Increasing a Logical Volume

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This article contains instructions for increasing the size of a Logical Volume using a Debian Linux VMware Virtual Machine (VM). This how-to information should be similar with other distributions of Linux.

Initial Position

Cfdisk.png

As the screenshot above shows, the entire hard disk area that has been allocated to a VM is assigned for the boot partition, for one thing, and for the LVM, for another.

The LVM configuration is as follows for this example.

vm208:~# pvs
  PV         VG    Fmt  Attr PSize  PFree
  /dev/sda2  vm208 lvm2 a-   19,75G    0 
vm208:~# vgs
  VG    #PV #LV #SN Attr   VSize  VFree
  vm208   1   6   0 wz--n- 19,75G    0 
vm208:~# lvs
  LV     VG    Attr   LSize   Origin Snap%  Move Log Copy%  Convert
  home   vm208 -wi-ao  10,54G                                      
  root   vm208 -wi-ao 332,00M                                      
  swap_1 vm208 -wi-ao   1,07G                                      
  tmp    vm208 -wi-ao 380,00M                                      
  usr    vm208 -wi-ao   4,66G                                      
  var    vm208 -wi-ao   2,79G                                      
vm208:~# df -h
File System          Size Used  Avail Used% Shared as
/dev/mapper/vm208-root
                      322M  175M  131M  58% /
tmpfs                 187M     0  187M   0% /lib/init/rw
udev                   10M  612K  9,5M   6% /dev
tmpfs                 187M     0  187M   0% /dev/shm
/dev/sda1             228M   28M  189M  13% /boot
/dev/mapper/vm208-home
                       11G  155M  9,7G   2% /home
/dev/mapper/vm208-tmp
                      368M   11M  339M   3% /tmp
/dev/mapper/vm208-usr
                      4,6G  332M  4,1G   8% /usr
/dev/mapper/vm208-var
                      2,8G  280M  2,4G  11% /var
vm208:~#

The size of the "root" logical volume for the "vm208" (/dev/mapper/vm208-root) volume group should be increased.

Step-by-step Instructions

Increasing the Size of the Hard Disk Area at the VMware Level

The VM dialog for configuring the settings will be opened by right-clicking the VM from the vSphere Client and then clicking "Edit Settings". From there, select the hard disk and increase its size to the desired value, from 20 gigabytes to 25 gigabytes for our example.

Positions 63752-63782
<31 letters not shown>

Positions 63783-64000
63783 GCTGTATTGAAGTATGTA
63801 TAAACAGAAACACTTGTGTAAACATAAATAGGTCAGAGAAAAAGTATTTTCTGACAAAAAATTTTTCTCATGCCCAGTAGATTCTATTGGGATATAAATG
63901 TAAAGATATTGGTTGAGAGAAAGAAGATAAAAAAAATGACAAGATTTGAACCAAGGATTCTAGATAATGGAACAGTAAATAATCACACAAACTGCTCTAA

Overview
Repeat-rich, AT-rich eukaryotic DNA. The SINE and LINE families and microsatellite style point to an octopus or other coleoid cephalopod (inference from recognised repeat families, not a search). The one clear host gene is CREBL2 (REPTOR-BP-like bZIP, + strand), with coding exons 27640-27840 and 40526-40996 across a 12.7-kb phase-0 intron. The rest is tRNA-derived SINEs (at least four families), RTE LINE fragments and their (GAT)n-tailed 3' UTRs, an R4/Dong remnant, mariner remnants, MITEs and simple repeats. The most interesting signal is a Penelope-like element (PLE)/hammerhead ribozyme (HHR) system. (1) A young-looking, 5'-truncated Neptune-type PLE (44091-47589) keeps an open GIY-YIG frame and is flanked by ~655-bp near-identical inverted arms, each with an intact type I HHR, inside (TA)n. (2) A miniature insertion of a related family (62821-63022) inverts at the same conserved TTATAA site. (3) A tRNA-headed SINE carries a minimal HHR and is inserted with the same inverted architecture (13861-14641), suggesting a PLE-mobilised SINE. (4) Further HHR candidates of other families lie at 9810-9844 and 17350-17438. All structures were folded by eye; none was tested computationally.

HDD-vergroessern.png

Once the VM has been re-booted, the following image should then appear.

Cfdisk2.png

Creating an Additional Partition

To be able to use this additional hard disk space, an additional partition must be created (such as by using the cfdisk utility). To do that, the free memory will be selected using the arrow keys and New > Primary > completely available memory selected (if desired). Afterwards, the area will be partitioned.

Cfdisk3.png

Afterwards, the new partition table must be written using the "Write" command and the partitioning utility closed using the "Quit" command. To continue with this example, the partition table must be re-read. To avoid another reboot, the partition table can be re-read by the "partprobe" command (a component in the "parted" package).

Initializing the New Partition as a Physical Volume

So that this additional partition can be used for LVM and a volume group assigned, it must next be initialized as a Physical Volume (PV).

vm208:~# pvs
  PV         VG    Fmt  Attr PSize  PFree
  /dev/sda2  vm208 lvm2 a-   19,75G    0 
vm208:~# pvcreate /dev/sda3
  Physical volume "/dev/sda3" successfully created
vm208:~# pvs
  PV         VG    Fmt  Attr PSize  PFree
  /dev/sda2  vm208 lvm2 a-   19,75G    0 
  /dev/sda3        lvm2 --    5,00G 5,00G
vm208:~#

Increasing the Size of the Volume Group

So that the size of the logical volume "root" can be increased, the size of the corresponding volume group must first be increased.

vm208:~# vgs
  VG    #PV #LV #SN Attr   VSize  VFree
  vm208   1   6   0 wz--n- 19,75G    0 
vm208:~# vgextend vm208 /dev/sda3
  Volume group "vm208" successfully extended
vm208:~# vgs
  VG    #PV #LV #SN Attr   VSize  VFree
  vm208   2   6   0 wz--n- 24,75G 5,00G
vm208:~#

Increasing the Size of the Logical Volume

Next, the size of the logical "root" volume can be increased.

vm208:~# lvs